2. Seeds
It has been well argued that organically grown produce has the highest nutrient content. I’m a believer. Start with organic seeds, dated for the current year. Talk to local farmers and gardeners {your farmer’s market is likely full of them} about what grows well in your climate, and where they get their seeds. Some of my favorite online seed sources are: Southern Exposure Seed Exchange, The Seed Savers Exchange, Twin Leaf: Seeds from Thomas Jefferson's Garden at Monticello

3. Light + Warmth
Seeds are dormant storehouses of energy and nutrition, but they need warmth to unlock their potential. That’s why we start seeds indoors in the springtime in cooler climates, where the ground has not yet reached the optimum temperatures. That temperature is different for every plant, but most plants germinate most quickly in soil between 65 and 80 degrees. Seeds don’t need light to germinate, but once they reach the surface they do need about 6 to 8 hours of full daylight.

4. Oxygen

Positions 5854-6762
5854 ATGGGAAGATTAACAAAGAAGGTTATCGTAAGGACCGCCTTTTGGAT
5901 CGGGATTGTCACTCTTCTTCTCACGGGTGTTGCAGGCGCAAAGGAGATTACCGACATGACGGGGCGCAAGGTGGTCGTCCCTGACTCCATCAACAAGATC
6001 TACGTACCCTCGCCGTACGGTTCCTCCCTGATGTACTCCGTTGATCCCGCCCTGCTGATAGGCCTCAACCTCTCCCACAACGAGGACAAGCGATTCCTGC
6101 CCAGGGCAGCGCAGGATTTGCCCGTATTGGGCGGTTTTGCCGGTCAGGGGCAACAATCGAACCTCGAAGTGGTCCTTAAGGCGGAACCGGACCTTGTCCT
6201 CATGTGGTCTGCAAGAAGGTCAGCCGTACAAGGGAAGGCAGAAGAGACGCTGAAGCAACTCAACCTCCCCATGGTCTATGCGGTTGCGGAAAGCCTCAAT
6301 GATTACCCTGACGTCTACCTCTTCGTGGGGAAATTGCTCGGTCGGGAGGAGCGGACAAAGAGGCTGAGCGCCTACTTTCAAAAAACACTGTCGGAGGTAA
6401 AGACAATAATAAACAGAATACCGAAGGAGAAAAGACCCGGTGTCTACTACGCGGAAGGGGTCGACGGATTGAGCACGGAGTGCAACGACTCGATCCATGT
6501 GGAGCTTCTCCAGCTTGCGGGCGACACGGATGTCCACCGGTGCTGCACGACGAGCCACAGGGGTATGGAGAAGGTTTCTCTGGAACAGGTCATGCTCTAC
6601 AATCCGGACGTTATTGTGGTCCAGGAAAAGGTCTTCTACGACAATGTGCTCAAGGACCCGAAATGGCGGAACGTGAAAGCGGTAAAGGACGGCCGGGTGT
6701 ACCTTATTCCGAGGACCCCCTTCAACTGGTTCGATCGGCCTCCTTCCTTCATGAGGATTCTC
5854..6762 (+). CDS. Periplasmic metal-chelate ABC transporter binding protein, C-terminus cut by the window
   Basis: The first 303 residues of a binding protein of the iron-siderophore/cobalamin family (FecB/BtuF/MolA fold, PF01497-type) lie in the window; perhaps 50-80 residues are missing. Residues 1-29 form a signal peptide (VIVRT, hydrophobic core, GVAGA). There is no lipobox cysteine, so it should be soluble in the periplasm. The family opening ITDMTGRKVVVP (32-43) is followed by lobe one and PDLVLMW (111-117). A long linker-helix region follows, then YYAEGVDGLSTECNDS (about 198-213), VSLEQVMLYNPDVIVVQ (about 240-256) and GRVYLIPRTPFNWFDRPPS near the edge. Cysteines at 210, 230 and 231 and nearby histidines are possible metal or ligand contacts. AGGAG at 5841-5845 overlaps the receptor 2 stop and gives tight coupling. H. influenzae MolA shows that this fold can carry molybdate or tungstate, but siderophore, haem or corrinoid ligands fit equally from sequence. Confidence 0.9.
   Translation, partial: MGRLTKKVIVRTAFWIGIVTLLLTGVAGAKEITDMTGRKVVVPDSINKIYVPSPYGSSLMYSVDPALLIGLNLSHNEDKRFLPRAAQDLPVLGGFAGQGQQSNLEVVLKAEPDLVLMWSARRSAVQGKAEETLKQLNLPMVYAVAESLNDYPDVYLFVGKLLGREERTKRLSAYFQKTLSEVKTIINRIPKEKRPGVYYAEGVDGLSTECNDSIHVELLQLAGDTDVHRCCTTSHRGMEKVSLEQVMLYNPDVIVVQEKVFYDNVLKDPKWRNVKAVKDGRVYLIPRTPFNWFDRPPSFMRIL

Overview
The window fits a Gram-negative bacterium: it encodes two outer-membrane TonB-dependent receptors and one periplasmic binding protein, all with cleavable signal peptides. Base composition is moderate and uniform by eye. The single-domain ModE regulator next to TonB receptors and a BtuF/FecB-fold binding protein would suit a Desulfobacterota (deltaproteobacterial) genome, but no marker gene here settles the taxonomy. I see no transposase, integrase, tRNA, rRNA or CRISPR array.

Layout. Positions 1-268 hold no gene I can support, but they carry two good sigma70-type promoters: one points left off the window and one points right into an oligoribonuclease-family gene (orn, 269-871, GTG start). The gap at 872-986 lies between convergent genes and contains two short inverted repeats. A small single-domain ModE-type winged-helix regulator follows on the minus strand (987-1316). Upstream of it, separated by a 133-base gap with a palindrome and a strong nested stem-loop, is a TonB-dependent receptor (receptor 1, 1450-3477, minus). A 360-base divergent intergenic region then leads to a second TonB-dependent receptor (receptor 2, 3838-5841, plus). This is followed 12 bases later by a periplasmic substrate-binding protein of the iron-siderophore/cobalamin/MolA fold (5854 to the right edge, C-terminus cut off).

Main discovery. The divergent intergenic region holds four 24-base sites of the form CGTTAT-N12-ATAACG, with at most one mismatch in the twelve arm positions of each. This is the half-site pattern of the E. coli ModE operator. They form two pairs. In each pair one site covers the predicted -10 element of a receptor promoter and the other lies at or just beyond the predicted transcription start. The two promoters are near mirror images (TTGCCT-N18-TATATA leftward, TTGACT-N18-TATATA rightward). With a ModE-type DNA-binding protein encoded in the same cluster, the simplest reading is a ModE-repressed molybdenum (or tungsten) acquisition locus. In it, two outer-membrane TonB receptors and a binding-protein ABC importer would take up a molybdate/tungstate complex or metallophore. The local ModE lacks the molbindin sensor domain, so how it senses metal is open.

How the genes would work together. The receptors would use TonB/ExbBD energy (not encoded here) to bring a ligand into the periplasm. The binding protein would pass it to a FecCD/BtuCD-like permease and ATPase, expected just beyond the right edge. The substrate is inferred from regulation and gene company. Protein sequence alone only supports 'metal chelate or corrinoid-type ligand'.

You know this: Plants, like animals, need oxygen, which is why we start tiny seeds in loose soil. Don’t pack your soil too tightly, and water with a light sprinkle or drizzle rather than a heavy douse of water.

5. One Last Tip
Follow the instructions on the seeds for how deep to plant seeds in the soil, but a general rule of thumb is the bigger the seed, the deeper in the soil it should go. Sprinkle tiny lettuce and herb seeds on top of the soil and top with a thin dusting of soil. Press zucchini, cucumber and melon seeds about 1 inch below the soil. They’ll need a deeper root system to grow up big and strong. 

3.09.2010

Indulge Yourself, Darling! {pudding}

l.i.c., ny 

Last night I came home, opened the fridge, and found this…



…which was meant to be dessert for tonight’s dinner. Why thank you, I guess you like my chocolate pudding! 

Here is my recipe, and the rest of the meal that goes with it—a most satisfying savory cheese and potato pie with a layer of ham that you really must make {really, I insist, it’s one of my most delicious creations!}. I developed these recipes for the March issue of the Food Network Magazine that is about to disappear from the newsstands to make way for May. But don't worry, these recipes are yours to keep, so there's plenty of time for pie and pudding making.